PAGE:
Objective: To investigate the incidence of preterm delivery in the Belgian population after implementation of smoke-free legislation in three phases (in public places and most workplaces January 2006, in restaurants January 2007, and in bars serving food January 2010).
Design: Logistic regression analyses on routinely collected birth data from January 2002 to December 2011.
Setting: Flanders, Belgium.
Population: All live born singleton births delivered at 24-44 weeks of gestation (n = 606,877, with n = 448,520 spontaneous deliveries).
Main outcome measures: Preterm birth (gestational age <37 weeks).
Results: We found reductions in the risk of preterm birth after the introduction of each phase of the smoking ban. No decreasing trend was evident in the years or months before the bans. We observed a step change in the risk of spontaneous preterm delivery of -3.13% (95% CI -4.37% to -1.87%; P<0.01) on 1 January 2007 (ban on smoking in restaurants), and an annual slope change of -2.65% (-5.11% to -0.13%; P=0.04) after 1 January 2010 (ban on smoking in bars serving food). The analysis for all births gave similar results: a step change of -3.18% (-5.38% to -0.94%; P<0.01) on 1 January 2007, and an annual slope change of -3.50% (-6.35% to -0.57%; P=0.02) after 1 January 2010. These changes could not be explained by personal factors (infant sex, maternal age, parity, socioeconomic status, national origin, level of urbanisation); time related factors (underlying trends, month of the year, day of the week); or population related factors (public holidays, influenza epidemics, and short term changes in apparent temperature and particulate air pollution).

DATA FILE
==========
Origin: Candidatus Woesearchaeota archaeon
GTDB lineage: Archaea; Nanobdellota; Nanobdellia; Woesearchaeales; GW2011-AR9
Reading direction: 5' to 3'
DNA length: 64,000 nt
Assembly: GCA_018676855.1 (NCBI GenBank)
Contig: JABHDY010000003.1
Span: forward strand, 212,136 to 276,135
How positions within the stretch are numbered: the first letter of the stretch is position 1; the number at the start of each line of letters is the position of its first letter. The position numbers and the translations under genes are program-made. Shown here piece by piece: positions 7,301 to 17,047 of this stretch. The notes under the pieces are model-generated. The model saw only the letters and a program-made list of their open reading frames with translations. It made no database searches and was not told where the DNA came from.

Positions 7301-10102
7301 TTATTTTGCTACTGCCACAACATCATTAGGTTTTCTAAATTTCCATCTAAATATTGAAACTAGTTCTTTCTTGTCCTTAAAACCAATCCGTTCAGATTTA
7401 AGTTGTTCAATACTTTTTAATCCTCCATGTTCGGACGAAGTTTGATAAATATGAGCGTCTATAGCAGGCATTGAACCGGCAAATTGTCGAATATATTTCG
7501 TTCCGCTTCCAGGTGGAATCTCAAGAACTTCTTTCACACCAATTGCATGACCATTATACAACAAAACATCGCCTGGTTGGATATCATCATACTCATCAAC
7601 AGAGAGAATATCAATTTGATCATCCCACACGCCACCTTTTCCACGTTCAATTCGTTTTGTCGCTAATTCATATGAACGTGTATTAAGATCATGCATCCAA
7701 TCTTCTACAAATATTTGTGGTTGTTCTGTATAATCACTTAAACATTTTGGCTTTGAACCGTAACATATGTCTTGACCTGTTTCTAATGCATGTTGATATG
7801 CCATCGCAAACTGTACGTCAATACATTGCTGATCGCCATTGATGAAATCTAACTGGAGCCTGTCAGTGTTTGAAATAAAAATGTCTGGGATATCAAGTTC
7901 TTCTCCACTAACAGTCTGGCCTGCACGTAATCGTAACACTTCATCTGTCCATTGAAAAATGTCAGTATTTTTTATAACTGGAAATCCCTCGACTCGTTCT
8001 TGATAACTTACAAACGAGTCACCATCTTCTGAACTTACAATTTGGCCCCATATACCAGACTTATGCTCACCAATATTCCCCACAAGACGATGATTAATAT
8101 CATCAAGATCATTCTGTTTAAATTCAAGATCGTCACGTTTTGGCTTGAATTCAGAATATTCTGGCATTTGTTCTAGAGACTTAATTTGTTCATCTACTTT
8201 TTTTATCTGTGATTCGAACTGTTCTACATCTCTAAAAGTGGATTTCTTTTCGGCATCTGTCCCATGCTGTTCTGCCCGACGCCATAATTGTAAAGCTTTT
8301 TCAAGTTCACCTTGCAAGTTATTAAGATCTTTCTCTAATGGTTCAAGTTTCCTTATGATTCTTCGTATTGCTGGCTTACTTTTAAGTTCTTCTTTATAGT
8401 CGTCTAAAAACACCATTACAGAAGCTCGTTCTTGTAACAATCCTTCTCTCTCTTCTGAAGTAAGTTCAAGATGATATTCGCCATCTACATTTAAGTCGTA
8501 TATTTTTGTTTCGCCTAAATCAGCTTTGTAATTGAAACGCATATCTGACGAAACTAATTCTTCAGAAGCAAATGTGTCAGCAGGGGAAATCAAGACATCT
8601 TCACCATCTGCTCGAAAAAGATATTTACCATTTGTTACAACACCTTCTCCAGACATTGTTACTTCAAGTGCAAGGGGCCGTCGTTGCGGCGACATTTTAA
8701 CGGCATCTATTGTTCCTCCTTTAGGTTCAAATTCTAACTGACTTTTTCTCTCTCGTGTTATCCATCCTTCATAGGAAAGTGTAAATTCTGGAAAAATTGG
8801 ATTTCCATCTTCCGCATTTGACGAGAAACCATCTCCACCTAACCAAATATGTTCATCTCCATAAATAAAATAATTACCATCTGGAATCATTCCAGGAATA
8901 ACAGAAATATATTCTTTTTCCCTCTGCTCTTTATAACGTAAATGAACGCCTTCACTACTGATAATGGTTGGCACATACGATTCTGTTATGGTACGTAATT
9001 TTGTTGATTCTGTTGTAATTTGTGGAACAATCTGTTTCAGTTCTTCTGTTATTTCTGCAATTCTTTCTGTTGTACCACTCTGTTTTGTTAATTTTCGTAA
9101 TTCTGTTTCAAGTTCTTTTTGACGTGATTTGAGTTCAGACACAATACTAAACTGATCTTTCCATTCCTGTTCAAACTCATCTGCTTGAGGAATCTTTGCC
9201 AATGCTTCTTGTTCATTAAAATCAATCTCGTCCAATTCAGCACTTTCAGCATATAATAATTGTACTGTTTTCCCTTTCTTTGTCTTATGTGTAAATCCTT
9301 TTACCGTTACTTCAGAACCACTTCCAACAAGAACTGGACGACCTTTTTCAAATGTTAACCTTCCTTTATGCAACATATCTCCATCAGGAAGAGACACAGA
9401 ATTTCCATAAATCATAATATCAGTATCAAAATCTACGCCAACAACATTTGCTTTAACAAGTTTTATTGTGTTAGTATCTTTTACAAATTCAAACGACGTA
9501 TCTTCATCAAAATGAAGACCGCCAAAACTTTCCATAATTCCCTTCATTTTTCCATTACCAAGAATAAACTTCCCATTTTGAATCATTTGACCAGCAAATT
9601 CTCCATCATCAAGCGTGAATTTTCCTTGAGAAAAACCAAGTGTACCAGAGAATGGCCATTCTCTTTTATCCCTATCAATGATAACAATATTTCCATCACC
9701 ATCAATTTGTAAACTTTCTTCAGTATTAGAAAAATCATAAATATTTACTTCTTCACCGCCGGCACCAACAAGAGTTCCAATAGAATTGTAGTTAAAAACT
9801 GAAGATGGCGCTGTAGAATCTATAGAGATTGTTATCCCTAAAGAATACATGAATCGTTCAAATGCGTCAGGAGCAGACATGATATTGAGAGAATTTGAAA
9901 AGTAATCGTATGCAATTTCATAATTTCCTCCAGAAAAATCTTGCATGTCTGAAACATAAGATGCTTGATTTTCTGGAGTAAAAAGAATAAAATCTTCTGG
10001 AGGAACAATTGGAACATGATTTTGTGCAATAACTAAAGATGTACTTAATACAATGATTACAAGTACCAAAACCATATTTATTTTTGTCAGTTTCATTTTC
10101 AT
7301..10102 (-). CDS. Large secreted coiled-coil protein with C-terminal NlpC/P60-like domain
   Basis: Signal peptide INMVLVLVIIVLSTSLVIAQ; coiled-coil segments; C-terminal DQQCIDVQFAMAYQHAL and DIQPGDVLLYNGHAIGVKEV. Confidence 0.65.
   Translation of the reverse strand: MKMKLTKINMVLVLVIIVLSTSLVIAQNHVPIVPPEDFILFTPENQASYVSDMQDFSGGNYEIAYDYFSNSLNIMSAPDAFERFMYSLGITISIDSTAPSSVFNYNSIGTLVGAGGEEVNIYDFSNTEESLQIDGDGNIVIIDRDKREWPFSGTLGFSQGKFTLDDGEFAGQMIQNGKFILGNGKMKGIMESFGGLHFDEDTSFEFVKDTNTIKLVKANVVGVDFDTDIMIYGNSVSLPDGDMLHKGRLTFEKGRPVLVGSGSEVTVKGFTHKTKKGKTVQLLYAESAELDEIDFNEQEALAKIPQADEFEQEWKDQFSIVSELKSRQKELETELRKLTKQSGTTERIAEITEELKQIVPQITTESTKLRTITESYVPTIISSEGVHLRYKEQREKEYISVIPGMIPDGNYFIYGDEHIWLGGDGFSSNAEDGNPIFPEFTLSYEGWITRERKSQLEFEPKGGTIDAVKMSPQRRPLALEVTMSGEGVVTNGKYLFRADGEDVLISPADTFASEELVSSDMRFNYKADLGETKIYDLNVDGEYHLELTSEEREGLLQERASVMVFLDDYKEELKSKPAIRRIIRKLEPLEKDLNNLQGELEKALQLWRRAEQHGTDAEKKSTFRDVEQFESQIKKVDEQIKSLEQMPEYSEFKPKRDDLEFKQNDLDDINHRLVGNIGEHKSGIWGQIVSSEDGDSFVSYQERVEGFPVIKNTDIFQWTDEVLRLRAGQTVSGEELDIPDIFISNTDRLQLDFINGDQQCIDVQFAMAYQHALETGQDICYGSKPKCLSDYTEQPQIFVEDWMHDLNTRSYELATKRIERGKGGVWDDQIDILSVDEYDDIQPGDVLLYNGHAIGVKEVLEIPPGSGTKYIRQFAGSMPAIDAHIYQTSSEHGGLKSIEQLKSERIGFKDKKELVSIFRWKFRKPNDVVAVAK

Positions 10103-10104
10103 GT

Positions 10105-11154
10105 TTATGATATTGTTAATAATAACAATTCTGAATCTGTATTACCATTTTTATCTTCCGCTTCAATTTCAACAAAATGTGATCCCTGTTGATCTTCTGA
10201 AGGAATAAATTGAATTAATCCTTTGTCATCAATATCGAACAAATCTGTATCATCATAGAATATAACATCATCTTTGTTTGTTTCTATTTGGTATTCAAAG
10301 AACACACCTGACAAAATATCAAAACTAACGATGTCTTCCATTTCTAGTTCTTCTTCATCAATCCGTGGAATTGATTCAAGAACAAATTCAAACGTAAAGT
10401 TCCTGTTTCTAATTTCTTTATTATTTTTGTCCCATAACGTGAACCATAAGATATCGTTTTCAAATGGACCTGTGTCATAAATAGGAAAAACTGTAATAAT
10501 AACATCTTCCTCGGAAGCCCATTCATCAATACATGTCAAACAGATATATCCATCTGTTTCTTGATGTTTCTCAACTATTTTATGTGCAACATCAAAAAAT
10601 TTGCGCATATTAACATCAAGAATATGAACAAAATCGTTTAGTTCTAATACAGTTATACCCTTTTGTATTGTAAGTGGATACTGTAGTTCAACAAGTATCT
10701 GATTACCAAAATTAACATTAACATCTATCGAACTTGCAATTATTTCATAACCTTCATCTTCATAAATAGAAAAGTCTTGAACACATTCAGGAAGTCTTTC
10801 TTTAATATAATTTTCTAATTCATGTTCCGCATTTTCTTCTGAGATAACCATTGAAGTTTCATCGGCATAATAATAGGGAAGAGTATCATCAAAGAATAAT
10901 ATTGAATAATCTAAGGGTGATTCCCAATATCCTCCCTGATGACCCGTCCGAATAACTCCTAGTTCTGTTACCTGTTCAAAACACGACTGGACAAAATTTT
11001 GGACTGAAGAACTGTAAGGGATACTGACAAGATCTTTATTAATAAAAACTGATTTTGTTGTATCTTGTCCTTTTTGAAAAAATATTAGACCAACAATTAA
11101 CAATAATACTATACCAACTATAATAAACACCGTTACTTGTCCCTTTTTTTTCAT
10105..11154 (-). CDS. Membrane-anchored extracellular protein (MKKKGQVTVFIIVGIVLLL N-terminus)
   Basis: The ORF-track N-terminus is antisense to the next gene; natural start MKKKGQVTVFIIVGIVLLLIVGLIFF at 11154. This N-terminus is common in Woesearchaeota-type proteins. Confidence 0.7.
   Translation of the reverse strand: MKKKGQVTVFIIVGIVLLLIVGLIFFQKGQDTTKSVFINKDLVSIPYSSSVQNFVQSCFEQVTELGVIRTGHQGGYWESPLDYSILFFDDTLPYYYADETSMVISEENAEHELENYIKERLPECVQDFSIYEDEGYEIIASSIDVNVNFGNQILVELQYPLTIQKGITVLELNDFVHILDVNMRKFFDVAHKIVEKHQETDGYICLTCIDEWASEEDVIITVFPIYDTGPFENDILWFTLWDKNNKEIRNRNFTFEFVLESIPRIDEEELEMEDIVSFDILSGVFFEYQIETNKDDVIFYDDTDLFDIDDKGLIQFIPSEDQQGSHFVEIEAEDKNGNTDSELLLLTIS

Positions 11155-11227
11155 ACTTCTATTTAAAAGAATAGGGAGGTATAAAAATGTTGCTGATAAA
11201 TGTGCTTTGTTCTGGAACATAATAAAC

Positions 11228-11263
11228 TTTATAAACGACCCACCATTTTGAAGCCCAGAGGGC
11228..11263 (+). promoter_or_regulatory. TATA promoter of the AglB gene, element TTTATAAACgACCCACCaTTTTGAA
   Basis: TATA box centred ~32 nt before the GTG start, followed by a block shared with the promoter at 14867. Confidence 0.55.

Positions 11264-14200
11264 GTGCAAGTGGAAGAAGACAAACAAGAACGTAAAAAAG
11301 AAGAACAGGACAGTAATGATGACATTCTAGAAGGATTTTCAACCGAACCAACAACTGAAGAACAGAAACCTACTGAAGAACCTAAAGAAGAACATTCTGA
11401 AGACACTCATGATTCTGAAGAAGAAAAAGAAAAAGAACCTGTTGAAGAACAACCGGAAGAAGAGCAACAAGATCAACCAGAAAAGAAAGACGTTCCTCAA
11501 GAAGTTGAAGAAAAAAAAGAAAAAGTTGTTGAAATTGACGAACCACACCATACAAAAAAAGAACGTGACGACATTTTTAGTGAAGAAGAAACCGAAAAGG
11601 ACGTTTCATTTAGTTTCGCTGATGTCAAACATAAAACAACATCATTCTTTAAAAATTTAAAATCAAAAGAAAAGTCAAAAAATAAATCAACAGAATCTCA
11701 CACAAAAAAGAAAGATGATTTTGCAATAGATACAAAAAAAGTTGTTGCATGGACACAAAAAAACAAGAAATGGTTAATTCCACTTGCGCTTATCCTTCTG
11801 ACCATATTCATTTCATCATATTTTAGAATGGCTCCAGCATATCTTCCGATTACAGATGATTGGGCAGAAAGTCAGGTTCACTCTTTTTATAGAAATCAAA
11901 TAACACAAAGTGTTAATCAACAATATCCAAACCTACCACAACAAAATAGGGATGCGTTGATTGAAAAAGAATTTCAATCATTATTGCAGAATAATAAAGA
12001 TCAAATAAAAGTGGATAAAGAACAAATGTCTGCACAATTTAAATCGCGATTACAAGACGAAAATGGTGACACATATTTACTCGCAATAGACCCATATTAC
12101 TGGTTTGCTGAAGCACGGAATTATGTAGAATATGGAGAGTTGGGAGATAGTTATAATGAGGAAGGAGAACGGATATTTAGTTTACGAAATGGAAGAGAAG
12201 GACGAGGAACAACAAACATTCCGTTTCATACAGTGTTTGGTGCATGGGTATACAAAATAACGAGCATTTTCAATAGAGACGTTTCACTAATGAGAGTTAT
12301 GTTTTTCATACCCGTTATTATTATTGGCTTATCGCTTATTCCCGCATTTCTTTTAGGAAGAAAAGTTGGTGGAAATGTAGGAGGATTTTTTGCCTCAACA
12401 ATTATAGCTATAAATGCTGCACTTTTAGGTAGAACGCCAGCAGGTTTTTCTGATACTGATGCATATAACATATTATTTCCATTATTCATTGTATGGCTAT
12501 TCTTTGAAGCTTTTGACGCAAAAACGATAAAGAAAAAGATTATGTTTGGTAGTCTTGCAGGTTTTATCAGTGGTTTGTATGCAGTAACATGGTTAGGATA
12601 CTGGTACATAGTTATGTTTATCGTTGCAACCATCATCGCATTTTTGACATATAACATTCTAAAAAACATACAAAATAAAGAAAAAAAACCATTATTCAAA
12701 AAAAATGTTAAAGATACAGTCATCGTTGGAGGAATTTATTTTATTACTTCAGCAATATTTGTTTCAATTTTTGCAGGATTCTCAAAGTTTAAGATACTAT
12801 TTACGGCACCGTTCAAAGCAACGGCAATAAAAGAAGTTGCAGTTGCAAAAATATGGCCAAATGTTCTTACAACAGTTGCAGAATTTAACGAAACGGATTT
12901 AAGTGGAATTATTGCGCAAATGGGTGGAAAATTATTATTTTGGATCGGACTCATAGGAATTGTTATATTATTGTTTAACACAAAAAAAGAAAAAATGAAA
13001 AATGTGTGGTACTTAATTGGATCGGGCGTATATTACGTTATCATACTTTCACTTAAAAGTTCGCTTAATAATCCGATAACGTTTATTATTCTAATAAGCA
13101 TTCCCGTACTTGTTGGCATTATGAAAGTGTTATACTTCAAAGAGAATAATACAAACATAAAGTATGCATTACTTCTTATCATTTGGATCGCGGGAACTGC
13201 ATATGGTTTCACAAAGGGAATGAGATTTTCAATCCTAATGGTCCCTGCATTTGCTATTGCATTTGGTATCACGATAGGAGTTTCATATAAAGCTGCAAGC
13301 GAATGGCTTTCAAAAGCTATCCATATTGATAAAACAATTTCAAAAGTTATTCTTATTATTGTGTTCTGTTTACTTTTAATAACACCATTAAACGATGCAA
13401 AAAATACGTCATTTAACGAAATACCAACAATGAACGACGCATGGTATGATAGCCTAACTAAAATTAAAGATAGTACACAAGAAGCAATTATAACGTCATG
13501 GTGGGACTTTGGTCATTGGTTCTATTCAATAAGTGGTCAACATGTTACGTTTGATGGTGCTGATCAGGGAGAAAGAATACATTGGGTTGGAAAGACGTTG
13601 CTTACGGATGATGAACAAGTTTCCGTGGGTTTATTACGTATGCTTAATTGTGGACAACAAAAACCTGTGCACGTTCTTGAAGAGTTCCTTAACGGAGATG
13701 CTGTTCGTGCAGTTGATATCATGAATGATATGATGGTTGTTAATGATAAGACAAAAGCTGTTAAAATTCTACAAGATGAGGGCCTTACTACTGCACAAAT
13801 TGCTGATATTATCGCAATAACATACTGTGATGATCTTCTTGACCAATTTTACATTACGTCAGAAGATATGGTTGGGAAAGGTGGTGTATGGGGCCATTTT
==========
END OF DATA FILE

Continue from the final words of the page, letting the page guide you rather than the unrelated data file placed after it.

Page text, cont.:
Conclusion: Our study shows a consistent pattern of reduction in the risk of preterm delivery with successive population interventions to restrict smoking. This finding is not definitive but it supports the notion that smoking bans have public health benefits from early life.